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This might be too vague of a question, but I've been trying to determine the effectiveness of time management systems. There is a lot of information on various time management systems....all of which explicitly or implicitly claim to save you time or increase your productive output.

http://www.amazon.com/Getting-Things-Done-Stress-Free-Productivity/dp/0142000280

Allen's premise is simple: our productivity is directly proportional to our ability to relax. Only when our minds are clear and our thoughts are organized can we achieve effective productivity and unleash our creative potential

http://www.pomodorotechnique.com/faq/

The Pomodoro Technique® is a time management method. This Technique helps you transforming time into a valuable ally by helping us accomplish what we want to do and charting continuous improvement in the way we do it

http://www.franklincovey.ca/FCCAWeb/aspx/train_focus.htm

Help every individual in your organization focus and execute on your top priorities.

https://processpolicy.com/posec-method-of-time-management.htm

Time Manager ensures the use of best practices to manage employee time and effective management of employee's time. Time Manager improves employee efficiency and productivity and ensures compliance by accurate working time recording.

The number of time management systems is actually quite overwhelming....

I feel like there are enough people claiming that these various systems are effective that it constitutes a notable claim. But I've been unable to find any evidence to support or deny the idea that people who implement these systems are more effective than they would be otherwise.

Can anyone shed some light on the subject?

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As someone who fails to time manage, I think time management techniques would help most people, but those who can stick to them probably don't need them... –  Mark Hurd Jan 12 '13 at 3:24
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1 Answer 1

It is difficult to give a single answer to this, as there are many techniques, and any one of them might be much better than the others. It may make a difference whether these skills are discovered by experience, trained or come naturally to the individual.

There are also a lot of different measures by which time management skills could be measured (e.g. quality of work, timeliness of work, productivity per hour, reliability of productivity, stress, job satisfaction, etc.) and a lot of different fields (manufacturing, software development, creative writing, retail, etc.).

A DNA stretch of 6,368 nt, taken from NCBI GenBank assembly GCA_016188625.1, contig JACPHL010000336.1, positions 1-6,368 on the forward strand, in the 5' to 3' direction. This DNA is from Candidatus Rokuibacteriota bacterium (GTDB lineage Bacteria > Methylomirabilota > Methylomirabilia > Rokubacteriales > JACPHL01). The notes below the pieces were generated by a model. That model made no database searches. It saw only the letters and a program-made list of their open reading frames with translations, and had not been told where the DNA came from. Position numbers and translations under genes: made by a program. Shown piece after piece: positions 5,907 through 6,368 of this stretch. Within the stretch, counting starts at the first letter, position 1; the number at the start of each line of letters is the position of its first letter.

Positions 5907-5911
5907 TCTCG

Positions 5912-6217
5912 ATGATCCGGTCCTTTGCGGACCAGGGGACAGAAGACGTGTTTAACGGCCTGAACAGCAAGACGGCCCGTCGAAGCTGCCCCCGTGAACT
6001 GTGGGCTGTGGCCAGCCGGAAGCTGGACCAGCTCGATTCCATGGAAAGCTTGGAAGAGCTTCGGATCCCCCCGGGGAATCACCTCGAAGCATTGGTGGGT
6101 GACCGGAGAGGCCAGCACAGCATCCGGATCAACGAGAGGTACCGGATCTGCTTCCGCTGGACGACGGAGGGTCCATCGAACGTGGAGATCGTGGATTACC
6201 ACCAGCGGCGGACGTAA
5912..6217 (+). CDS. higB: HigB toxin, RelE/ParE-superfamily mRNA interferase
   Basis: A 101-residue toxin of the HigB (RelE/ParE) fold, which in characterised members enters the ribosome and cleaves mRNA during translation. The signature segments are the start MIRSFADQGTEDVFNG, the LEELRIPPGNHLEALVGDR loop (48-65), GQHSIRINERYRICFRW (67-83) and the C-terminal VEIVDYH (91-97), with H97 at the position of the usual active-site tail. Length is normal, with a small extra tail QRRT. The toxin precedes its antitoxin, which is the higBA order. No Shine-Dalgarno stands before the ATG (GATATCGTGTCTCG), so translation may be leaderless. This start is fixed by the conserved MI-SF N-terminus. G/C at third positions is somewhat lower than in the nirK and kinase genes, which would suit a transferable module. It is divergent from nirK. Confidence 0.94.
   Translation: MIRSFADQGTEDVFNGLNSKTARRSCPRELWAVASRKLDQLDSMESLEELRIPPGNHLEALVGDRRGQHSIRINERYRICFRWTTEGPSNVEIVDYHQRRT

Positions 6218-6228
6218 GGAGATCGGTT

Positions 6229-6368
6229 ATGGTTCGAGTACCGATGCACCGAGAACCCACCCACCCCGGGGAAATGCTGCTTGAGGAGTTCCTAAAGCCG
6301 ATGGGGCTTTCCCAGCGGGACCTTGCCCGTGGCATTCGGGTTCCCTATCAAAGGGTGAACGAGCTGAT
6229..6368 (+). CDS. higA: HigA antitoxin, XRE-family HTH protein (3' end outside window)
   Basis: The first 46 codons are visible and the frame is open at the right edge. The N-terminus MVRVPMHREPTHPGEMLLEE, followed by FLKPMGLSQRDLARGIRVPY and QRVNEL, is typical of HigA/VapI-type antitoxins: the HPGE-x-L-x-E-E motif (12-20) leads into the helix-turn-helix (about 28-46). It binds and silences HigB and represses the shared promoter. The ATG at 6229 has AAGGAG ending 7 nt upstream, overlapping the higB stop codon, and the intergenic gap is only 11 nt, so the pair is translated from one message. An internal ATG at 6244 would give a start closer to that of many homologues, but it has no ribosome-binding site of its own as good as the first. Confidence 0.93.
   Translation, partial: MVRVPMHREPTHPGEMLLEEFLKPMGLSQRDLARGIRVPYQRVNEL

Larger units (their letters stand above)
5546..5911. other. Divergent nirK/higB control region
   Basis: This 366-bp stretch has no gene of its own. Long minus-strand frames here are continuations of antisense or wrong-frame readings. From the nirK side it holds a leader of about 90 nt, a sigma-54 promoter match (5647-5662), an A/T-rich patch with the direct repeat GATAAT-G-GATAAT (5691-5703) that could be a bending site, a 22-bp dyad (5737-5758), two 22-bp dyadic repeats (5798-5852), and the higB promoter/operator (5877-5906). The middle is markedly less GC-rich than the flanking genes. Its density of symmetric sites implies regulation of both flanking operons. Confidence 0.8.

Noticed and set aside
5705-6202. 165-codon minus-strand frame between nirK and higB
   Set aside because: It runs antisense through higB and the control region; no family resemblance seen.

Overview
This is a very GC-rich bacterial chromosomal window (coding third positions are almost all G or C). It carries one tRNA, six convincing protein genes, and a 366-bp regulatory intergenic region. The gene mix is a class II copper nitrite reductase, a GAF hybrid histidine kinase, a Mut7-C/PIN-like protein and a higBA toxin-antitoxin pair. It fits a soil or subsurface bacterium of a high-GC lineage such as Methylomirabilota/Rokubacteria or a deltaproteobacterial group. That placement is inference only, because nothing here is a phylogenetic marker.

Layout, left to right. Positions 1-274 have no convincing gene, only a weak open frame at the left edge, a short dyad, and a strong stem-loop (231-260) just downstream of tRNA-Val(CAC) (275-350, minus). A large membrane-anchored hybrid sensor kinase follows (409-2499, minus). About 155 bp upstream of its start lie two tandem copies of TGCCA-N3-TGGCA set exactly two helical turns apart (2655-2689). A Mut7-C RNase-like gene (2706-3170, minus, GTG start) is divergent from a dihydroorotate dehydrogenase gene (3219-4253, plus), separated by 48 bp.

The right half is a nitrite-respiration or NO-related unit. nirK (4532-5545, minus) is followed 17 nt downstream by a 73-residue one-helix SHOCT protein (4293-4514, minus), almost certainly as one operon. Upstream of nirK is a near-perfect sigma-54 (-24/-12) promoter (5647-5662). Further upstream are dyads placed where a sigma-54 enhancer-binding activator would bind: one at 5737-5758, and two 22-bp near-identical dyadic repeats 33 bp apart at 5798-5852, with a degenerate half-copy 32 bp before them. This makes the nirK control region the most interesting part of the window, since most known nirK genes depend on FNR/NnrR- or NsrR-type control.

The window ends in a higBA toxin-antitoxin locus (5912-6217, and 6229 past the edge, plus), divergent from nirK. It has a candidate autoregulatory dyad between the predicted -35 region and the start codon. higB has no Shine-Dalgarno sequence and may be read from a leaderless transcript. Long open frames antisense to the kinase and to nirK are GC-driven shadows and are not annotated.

Here are some pertinent results.

Good Time Management helps college students

This was a moderately small study of 90 college students. They were asked about their time-management practices and a model was produced to explain their GPA.

Regression analyses showed that 2 time-management components were significant predictors of cumulative GPA ( R–2 = .21) and accounted for more variance than did SAT scores (increment in R–2 = .05). It is concluded that time-management practices may influence college achievement.

This is not the same as saying "training someone who is poor in time-management practices will help them." It may be another confounding factor.

Good time management makes you happier, not better

Macan, Therese Hoff, Time management: Test of a process model. Journal of Applied Psychology, Vol 79(3), Jun 1994, 381-391. doi: 10.1037/0021-9010.79.3.381

They surveyed 353 workers and their supervisors, and came up with a model to explain them.

Examination of the path coefficients in the model suggested that engaging in some time management behaviors may have beneficial effects on tensions and job satisfaction but not on job performance. Contrary to popular claims, time management training was not found to be effective.

Another study of college students concurs that time management skills lower stress.

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